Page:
How to offer negative feedback in a helpful way
Damon is clinically excellent and well-liked by his colleagues. However, he has a weakness: He can be too passive and won’t speak up even if a colleague makes a mistake. Damon doesn’t like to hurt anyone’s feelings, so he’ll just pick up the slack or fix an issue himself without saying anything. Damon was recently asked to be a preceptor. However, to be successful in this role, he will be required not only to stand up for himself, but also to give negative feedback at times. How can he learn this important skill?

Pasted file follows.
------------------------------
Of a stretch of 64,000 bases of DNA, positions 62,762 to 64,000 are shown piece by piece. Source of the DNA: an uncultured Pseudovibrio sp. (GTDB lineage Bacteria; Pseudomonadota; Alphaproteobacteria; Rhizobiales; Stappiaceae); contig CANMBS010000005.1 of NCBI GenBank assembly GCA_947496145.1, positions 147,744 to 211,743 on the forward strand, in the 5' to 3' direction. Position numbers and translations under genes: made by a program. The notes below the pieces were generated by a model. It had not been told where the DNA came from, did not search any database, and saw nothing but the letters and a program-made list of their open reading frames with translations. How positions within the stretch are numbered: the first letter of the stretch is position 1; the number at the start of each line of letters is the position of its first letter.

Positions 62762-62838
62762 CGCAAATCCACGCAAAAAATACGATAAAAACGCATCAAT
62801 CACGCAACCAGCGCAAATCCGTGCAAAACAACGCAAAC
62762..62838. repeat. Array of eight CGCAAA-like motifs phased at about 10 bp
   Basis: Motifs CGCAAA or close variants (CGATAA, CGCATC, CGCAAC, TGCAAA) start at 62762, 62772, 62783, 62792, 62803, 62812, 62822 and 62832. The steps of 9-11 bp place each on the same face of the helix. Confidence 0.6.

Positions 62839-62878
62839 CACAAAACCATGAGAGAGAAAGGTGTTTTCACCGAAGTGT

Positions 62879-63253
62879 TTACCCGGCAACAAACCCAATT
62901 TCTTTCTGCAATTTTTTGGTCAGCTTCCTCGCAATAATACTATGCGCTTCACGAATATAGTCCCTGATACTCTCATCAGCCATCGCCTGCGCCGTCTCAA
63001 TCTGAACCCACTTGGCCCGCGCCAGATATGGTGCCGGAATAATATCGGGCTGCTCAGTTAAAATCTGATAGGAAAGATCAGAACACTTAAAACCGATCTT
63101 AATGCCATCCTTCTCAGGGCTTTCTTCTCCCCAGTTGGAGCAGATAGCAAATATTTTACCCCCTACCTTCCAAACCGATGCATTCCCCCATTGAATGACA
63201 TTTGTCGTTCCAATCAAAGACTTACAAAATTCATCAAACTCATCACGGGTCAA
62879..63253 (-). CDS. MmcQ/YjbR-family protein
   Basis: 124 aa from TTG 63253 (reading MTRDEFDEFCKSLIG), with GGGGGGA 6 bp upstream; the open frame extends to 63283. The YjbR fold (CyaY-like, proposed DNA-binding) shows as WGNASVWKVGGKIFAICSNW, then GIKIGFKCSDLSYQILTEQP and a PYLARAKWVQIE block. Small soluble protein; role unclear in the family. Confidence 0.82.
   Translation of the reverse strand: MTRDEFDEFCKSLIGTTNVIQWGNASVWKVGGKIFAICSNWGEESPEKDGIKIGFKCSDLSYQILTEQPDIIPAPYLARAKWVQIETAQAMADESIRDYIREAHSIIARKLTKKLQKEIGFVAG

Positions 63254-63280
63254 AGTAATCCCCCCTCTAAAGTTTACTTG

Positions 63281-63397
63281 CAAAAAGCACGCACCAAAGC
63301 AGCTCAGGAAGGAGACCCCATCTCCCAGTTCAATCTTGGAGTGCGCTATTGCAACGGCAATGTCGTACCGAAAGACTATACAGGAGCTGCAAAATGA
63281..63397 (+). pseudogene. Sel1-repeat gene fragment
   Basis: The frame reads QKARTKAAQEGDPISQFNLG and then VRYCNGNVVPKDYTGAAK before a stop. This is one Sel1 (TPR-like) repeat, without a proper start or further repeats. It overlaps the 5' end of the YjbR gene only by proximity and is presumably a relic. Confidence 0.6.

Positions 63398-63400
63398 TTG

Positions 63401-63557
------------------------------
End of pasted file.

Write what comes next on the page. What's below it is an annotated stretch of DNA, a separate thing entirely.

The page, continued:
Standing in judgment of someone else can be so uncomfortable that even highly experienced professionals avoid it like the plague. We shy away from delivering negative feedback because we don’t want to hurt someone’s feelings and we’re afraid of how they will react.
Instead, we do what’s comfortable: We don’t say anything. Worse, we sometimes turn passive-aggressive. Instead of confronting the offenders, we gossip or complain about them behind their backs.
When we are unable to effectively give (and receive) constructive criticism, we not only limit our personal growth, but we reduce the overall strength of the team.
The truth is, we all need to know where we stand, even if the guidance is painful. According to research conducted by Officevibe, a team management company: